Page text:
I liked the eccentricities of Ronan's character Lady Bird. But I feel the story line could have been much more compelling. Glad I streamed this film instead of pay for it in a theatre ;)
Read more IMDb reviews
A heartwarming movie that will touch any good parents of teenage children.
Although this movie explores much trodden territory - a Catholic schoolgirl's coming of age movie - it's one for parents of around my age (50's) rather than the teen lead it features. In that role Saiorse Ronan deservedly nets another Oscar nomination (sadly for her she is up against the imperious Frances McDormand and therefore cannot win) in a performance that is as real and as raw as any you'll see this year.
But it's not just Ronan's performance that makes this the movie it is. It's the triangular relationship between her (a disillusioned small town girl from Sacramento who dreams of the creativity and urban rawness of East Coast New York) her driven, ambitious (for her daughter) and seemingly hard-hearted, unemotional mother (Laurie Metcalfe) and her long-suffering, delightful father (Tracy Letts).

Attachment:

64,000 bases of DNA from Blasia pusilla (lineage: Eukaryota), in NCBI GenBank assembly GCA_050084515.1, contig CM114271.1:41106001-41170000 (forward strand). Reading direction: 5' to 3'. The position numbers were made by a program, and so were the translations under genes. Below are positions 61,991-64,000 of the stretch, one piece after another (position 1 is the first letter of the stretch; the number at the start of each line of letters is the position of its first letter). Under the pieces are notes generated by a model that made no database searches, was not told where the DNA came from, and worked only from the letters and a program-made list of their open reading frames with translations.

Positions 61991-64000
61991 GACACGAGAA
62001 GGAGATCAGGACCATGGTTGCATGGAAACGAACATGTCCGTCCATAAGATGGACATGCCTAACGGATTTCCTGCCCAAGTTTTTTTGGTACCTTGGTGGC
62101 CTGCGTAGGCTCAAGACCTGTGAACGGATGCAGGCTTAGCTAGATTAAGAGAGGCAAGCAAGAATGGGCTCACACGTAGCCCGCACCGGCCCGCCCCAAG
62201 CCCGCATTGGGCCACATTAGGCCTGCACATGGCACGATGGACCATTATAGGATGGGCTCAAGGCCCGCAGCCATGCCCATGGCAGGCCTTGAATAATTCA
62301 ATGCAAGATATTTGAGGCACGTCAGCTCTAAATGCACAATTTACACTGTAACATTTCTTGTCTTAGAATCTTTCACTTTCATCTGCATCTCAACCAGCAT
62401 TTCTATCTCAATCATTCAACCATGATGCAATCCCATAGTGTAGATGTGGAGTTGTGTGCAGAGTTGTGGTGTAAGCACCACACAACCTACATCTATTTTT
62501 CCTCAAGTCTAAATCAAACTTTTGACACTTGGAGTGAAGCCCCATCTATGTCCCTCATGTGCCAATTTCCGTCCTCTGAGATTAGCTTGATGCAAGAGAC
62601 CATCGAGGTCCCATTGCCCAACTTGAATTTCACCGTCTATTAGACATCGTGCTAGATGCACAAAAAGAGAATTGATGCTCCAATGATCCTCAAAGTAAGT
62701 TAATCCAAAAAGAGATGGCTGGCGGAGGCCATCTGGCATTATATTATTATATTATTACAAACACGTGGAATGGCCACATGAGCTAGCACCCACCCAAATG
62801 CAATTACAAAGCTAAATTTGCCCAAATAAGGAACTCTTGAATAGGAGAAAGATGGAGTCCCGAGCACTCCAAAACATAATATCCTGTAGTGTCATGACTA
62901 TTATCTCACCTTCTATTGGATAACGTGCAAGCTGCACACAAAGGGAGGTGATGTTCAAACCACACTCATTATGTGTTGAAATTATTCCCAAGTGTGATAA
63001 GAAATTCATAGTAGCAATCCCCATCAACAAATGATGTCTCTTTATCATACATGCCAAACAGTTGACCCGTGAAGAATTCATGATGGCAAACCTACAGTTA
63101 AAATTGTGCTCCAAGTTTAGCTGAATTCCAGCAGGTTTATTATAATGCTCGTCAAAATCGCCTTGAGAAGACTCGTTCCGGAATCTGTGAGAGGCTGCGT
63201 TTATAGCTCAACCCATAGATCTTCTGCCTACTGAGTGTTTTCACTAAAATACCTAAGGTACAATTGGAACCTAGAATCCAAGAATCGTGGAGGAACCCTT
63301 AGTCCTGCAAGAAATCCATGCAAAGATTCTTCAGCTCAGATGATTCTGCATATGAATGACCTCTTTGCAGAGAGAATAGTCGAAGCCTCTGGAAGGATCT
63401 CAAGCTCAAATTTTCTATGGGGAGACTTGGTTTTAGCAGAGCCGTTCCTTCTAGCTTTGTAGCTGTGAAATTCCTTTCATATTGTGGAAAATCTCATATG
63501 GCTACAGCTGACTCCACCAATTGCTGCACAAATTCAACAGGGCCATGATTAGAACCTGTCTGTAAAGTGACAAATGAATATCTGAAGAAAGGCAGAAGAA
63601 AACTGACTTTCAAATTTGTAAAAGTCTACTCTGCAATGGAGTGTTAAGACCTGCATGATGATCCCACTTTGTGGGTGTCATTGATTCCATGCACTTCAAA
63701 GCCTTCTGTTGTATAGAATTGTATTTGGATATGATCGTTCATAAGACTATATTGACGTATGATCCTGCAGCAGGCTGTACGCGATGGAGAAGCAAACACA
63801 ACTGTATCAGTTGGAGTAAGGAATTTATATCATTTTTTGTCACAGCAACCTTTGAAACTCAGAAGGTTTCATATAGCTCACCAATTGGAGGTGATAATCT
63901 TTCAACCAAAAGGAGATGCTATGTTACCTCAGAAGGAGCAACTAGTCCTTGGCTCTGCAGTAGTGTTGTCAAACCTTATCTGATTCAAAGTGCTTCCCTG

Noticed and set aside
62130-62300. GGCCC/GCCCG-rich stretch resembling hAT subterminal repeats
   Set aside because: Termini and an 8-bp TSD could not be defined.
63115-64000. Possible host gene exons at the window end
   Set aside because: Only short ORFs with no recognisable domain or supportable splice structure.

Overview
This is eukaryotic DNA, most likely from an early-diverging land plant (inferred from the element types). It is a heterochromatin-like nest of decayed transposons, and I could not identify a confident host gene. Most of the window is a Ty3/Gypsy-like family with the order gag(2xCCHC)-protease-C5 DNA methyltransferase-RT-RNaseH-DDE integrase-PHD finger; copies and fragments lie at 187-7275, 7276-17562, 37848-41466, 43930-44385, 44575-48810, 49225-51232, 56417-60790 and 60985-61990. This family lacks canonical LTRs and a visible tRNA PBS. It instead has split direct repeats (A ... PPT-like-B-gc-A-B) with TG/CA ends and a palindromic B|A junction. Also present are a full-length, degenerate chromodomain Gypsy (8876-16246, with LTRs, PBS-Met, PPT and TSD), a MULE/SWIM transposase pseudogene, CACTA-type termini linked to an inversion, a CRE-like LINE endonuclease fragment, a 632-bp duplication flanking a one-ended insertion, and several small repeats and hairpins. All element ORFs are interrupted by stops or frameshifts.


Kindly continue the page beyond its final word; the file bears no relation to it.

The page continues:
How the three deal with one another and how those relationships play out are at the heart of a movie that touches the heart-strings many times.
Take a hankie.
It's not damning Greta Gerwig's directorial debut with faint praise by describing it as nice because it really is, in the finest tradition of the word, a truly nice cinematic experience. It has grit, humour and emotion, but the overwhelming take out is just how 'nice' it is.
The first act is hilarious in which 'Lady Bird', the given name (given to herself) of Christine, her best friend Julie and her first boyfriends enact small time life, love and prom-going.
The setting, in an all girls' Catholic High School, lends itself to much hilarity, with some excellently original rebellion. My favourite scene is where 'Lady Bird' and Julie scoff a tub of communion wafers whilst talking about sex. ("It's OK. They're not consecrated.")
Although the gradual sexual fulfilment that Lady Bird experiences is nothing new Ronan's performance keeps you interested, and when the consequences lead to confrontations and discussions between her and her parents - rarely acted out as a three hander because Mum and Dad lead separate (although still loving) lives - the movie reveals its depth.
It's the relationship between mother and daughter that is the real dramatic grit in thi particular oyster. Here Gerwig teases out brilliance by both actors and it's the result of this difficult 'ambitious-mom' tension that drives the movie.
As the film reaches its climax how that plays out is what results in the handkerchief moments and leaves you emotionally satisfied in a movie that is greater than the sum of its parts.